Any One of Us is a new documentary film directed by Fernando Villena. The movie tells the story of professional mountain biker Paul Basagoitia who, after a massive accident, is left paralyzed by a spinal cord injury and sets out on a long and difficult journey of recovery. It debuted at the 2019 SXSW Film Festival.
The story of the film is definitely very intriguing. Paralysis is obviously extremely terrifying, and this movie does a good job of using that terrifying nature to elicit sympathy from the audience for the story. The film also gets some approachability by focusing on it on a professional athlete who has many admirers. This also establishes stakes for the movie because Basagoitia’s injury is going to affect his life drastically.
However, the film fails to really reveal to us anything new about Basagoitia as a person. Of course, the focus is more on spinal cord injuries in general, with Basagoitia’s story being used as a detailed case study, but it would have helped the movie for him to be a more rounded and interesting character. If Basagoitia were developed more through the film, his story and therefore the message would have been made more compelling.
One of the main issues with the movie is that its pacing is weak. The beginning of the film hooks your interest by establishing the importance of this story for Basagoitia and everyone else facing a spinal cord injury. However, as the movie goes on, it starts to become more and more redundant. Even though the film is less than an hour and a half long, it feels like there were a handful of scenes that easily could have been cut out.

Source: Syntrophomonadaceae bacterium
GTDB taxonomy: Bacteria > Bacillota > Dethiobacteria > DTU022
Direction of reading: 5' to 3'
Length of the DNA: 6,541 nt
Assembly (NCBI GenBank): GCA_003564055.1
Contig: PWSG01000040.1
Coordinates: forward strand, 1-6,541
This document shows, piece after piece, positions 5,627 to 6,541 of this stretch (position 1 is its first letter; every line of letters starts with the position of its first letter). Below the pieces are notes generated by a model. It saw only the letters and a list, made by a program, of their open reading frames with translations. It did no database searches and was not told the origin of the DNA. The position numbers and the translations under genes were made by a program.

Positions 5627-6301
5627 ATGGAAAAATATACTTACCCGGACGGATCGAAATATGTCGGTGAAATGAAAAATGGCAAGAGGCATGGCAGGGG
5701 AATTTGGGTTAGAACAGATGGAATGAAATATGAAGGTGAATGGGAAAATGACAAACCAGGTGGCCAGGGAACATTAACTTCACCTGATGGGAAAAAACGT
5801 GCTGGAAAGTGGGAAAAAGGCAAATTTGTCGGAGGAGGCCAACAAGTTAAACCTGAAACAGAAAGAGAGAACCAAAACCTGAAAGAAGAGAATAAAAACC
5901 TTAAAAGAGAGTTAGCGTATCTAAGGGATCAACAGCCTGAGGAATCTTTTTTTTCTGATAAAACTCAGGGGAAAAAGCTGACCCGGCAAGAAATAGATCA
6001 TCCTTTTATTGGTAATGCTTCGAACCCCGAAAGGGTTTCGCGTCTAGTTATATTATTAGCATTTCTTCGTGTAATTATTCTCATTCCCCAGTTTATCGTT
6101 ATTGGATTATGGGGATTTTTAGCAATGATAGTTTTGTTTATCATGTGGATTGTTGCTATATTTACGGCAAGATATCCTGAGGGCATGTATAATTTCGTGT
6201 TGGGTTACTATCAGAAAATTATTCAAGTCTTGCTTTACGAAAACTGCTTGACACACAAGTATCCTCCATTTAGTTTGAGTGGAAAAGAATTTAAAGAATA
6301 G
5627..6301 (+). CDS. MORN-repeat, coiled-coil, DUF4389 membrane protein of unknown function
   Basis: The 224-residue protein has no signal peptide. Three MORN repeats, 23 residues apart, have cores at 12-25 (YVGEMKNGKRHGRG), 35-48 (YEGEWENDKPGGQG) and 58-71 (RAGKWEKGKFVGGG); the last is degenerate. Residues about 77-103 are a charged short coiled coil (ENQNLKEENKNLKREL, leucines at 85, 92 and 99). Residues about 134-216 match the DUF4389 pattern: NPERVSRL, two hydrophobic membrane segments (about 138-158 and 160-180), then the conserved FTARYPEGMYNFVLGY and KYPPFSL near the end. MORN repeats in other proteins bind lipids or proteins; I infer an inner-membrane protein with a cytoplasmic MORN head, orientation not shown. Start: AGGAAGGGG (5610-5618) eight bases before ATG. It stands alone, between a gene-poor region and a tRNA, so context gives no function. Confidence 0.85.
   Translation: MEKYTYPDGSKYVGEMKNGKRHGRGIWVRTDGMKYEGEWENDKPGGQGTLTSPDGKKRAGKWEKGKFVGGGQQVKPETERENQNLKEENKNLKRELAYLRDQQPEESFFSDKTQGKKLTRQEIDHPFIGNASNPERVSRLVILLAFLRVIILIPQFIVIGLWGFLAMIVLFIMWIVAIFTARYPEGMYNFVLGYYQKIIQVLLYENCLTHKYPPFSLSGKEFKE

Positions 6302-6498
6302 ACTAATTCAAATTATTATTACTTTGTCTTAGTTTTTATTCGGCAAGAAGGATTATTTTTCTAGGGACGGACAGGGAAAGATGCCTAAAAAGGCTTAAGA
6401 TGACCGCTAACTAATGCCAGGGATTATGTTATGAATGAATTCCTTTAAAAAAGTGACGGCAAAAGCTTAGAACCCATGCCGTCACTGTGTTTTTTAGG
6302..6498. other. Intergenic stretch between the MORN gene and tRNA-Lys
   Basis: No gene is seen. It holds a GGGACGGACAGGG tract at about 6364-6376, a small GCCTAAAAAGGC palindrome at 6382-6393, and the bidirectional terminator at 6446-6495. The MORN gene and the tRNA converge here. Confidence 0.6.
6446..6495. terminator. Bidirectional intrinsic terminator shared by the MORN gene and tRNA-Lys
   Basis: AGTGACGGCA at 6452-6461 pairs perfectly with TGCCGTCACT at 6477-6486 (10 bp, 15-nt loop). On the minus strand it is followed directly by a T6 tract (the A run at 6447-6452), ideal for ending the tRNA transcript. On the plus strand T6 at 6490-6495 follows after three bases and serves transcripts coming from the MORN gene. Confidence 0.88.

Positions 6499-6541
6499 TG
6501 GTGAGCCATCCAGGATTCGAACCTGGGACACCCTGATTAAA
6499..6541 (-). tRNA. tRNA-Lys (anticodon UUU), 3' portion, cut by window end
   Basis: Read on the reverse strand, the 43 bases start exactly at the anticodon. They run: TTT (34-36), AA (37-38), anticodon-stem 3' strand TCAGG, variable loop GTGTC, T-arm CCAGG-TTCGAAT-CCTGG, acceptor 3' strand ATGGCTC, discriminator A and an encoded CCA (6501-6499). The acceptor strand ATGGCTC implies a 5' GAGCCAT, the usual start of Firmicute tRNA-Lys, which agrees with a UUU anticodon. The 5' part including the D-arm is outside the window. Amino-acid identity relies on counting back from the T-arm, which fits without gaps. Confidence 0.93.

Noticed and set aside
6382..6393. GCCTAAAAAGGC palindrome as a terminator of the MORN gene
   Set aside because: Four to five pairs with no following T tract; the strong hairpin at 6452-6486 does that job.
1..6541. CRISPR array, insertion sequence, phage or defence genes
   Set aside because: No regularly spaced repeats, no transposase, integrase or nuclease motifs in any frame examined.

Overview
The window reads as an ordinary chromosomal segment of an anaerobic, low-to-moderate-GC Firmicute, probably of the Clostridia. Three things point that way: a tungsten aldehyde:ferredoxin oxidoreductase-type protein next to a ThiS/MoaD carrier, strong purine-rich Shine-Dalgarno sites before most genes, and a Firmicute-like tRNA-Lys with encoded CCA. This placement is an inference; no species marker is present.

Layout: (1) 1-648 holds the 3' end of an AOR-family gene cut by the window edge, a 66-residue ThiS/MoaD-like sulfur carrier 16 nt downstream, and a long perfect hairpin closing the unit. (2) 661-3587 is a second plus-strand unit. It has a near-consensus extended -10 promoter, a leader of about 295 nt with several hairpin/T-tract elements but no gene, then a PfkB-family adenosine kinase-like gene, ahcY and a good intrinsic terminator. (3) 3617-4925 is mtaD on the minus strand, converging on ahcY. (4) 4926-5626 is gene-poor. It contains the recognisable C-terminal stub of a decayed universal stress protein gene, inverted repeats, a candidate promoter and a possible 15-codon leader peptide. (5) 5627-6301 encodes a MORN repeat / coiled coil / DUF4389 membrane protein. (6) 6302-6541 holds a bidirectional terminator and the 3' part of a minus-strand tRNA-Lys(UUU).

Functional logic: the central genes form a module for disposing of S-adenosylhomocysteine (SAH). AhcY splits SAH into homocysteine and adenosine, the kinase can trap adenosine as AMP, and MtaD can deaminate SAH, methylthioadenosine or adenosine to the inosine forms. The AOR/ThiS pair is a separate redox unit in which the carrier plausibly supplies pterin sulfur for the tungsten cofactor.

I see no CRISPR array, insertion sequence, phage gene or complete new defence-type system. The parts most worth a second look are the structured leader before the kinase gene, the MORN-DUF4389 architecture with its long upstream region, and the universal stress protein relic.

Another issue with the movie is that it doesn’t really explore Basagoitia’s career as a professional mountain biker. The film focuses on Basagoitia after his injury and really only incorporates sports for the purpose of showing how he got injured. Had the movie used more sports footage, it could have formed a greater connection between the audience and Basagoitia, and made the story more compelling as a result.
The film also features interviews with quite a few other victims of spinal cord injuries. This is the main reason you can tell that the movie is not a sports documentary, but a medical documentary containing hints of sports. The other interviewees are able to elicit audience sympathy because of their situation, but their stories still aren’t as interesting as Basagoitia’s. It’s hard to have that many developed subjects, so the film would have been better off sticking to Basagoitia and his inner circle.
That being said, the movie is very good on a technical level. Even though the interviews may not be the most well-selected, they are well-shot if a bit plain. The editing is also very good, especially in the sequence that incorporates the sports footage heavily. On the other hand, the film’s use of onscreen text and graphics is not particularly necessary or impressive.
Overall, Any One of Us was not a particularly great documentary. Although the subject is interesting, the movie is much less interesting because of the way in which it was executed.
Any One of Us debuted at the 2019 SXSW Film Festival.